He was retired from racing but appeared in the show jumping ring and helped in tutoring a quartet of unbroken, and at the time unknown, Irish horses including Royal Athlete, Esha Ness (‘winner’ of the void National in 1993), Willsford and Garrison Savannah.
The most farcical Grand National of all-time took place in 1993.
Following a series of unfortunate incidents and cock-ups, the race was declared void for the first time in its history, denying the 50/1 shot Esha Ness and jockey John White a famous victory.
The start of the National itself was delayed when a group of animal rights protestors got onto the track near the first fence.
Then a false start occured when the horses got caught in the starting tape. The same problem caused a second false start, but as the recall flag was not waved, 30 of the 39 riders set off without returning to the start line, not realising that the race had been recalled.
Seven horses finished the race, despite the attempts to halt the racers by officials.
The jockeys claimed that they thought that it was animal protesters trying to stop them, as Esha Ness won the race that never was with the second fastest time in Grand National history.
It was really the drama of the situation that unfolded that Saturday afternoon in 1993 that made it so memorable.
But no one who watched will ever forget the look on the ‘winning’ jockey John White’s face as he crossed the line, coupled with the sombre and regretful tones of BBC commentator Peter O’Sullevan.
The 150th running of the Grand National in 1997 should have been a day of celebration.
It was to be Peter O’Sullevan’s last commentary on the world’s most famous race for BBC Television, bringing his 50-year association with the race to end.
But it turned into one of despair when an IRA bomb warning an hour before the race was due to start caused the evacuation of 60,000 people from the Aintree racecourse.
In a determined act of defiance against the terrorists, the police and racing authorities organised for the race to be run on the following Monday, 49 hours late.
A crowd of 20,000, including Prime Minister John Major and the Princess Royal (who had also been at the abandoned Saturday meeting), turned up to see Tony Dobbin steer Lord Gyllene to victory.
Having called 37 Grand Nationals for BBC Television, the 150th running of the world’s most famous race also signified the final time that the unique tones of Peter O’Sullevan would accompany the race.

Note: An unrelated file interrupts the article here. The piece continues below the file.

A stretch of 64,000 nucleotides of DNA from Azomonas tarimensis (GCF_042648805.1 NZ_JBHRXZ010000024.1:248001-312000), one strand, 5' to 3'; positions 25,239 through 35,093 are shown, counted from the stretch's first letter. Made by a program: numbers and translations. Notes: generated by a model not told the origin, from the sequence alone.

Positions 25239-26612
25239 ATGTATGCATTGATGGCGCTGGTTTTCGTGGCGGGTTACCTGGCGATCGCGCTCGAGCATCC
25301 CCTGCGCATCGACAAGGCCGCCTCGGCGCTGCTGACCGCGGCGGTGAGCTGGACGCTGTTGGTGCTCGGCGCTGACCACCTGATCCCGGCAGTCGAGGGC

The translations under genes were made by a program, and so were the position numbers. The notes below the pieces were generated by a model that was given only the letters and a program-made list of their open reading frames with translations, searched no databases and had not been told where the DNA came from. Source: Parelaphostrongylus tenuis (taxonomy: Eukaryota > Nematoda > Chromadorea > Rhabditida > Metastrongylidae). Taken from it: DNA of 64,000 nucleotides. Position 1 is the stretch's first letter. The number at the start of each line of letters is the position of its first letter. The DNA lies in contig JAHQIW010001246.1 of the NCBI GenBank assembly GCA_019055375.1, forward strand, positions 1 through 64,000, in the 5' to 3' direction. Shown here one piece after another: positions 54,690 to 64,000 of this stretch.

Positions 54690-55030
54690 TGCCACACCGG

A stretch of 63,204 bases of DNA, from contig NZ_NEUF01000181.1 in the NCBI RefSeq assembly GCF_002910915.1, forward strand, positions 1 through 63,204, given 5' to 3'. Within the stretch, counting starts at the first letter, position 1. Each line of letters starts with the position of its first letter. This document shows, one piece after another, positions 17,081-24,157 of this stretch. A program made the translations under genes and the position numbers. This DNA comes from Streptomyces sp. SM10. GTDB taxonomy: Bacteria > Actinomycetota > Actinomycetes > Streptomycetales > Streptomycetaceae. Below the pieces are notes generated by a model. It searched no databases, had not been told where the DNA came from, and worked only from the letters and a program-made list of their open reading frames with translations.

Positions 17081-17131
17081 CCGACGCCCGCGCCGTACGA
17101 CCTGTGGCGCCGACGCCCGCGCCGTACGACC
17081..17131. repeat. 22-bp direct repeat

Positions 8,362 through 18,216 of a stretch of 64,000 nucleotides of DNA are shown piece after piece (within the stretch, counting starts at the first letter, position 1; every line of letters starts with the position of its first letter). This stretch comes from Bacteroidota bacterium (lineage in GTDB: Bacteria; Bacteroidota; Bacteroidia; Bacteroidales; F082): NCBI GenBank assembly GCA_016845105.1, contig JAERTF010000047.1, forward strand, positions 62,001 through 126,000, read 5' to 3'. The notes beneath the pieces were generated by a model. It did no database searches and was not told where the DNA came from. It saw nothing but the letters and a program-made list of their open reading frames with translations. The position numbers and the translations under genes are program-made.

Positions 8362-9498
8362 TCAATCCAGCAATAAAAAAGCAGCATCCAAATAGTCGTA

Despite the horror of the events that had unfolded just two days before, the running of the 1997 Grand National on Monday teatime pulled in a huge audience with approximately 12 million tuning in.
After the drama of the year before, the Grand National was thankfully a less eventful affair in 1998.
It was the first Grand National covered by the BBC without the involvement of Peter O’Sullevan, with Australian commentator Jim McGrath taking over the lead commentary duty, a role which he continues to fulfil.
This was also the first Grand National that future anchor Clare Balding was involved prominently in the BBC’s coverage.
An innovation in this year’s coverage was the use of a camera set inside the cap of rider Richard Johnson, called ‘Jockey Cam’.
It became a regular feature in the BBC’s coverage in subsequent years, but hopes of unique pictures of the 1998 race were dashed when Johnson fell from his horse at the very first fence.
A feature of the BBC’s coverage during this period was presenter Des Lynam’s regular conversations with trainer Jenny Pitman.
Her televised chats with the popular host on Grandstand, described by one racing journalist as ‘bordering on flirtatious’, became as much a part of the Aintree tradition as the statue of Red Rum near the paddock.
Lynam anchored his last Grand National for the BBC the following year, after his surprise defection to ITV in the summer of 1999.
The build-up to the 2001 race was dominated by the threat of foot-and-mouth disease, which had already claimed the Cheltenham Festival.
But the source of controversy came from racing’s perennial enemy, that being the Aintree weather.
Many felt strongly the race should not go ahead at all after two days of torrential rain drenched the Aintree course and left the field to battle it out in atrocious conditions.
Several newspapers and pundits criticised the decision to race, but many trainers and jockeys leapt to the defence of the organisers and insisted it was right to go ahead, citing that the horse Paddy’s Return was the cause of the melee at the Canal Turn.
The race’s the eventual winner, Red Marauder, was one of only four horses to finish, with two of those having been remounted.
Amberleigh House won the 2004 Grand National to give Red Rum trainer Ginger McCain a fairytale fourth victory in the world’s most famous steeplechase.
Jockey Graham Lee, who rode Amberleigh House to finish third in the previous year, timed his run to perfection to snatch victory in the 4m 4f marathon.
The 12-year-old struck on the run-in to deny 10-1 co-favourite Clan Royal by three lengths.
The 16/1 shot gave trainer Ginger McCain his fourth National winner, 27 years after Red Rum’s last victory.
McCain, who was 73 at the time, had few runners in the Aintree showpiece since the Red Rum days, but had always been confident about Amberleigh House’s chances in the big race.
More than 10 million viewers tuned in to witness McCain’s fourth Grand National triumph, the race’s highest audience for six years.
The Grand National was alaways a race that seemed to elude the great AP McCoy.
He had ridden in 14 Nationals without victory, but he finally landed the big prize in 2010, winning by five lengths in a thrilling race.
McCoy later went on to become the first jockey to win the BBC Sports Personality of the Year award.
The 2010 Grand National was also the first to be broadcast by the BBC in high-definition.
Watch a full re-run of the 2010 Grand National and post-race interviews – CLICK HERE
2012 GRAND NATIONAL
LIVE on BBC One & BBC One HD
Saturday 14th April – Coverage from 1pm | Race-start: 4.15pm
Details: CLICK HERE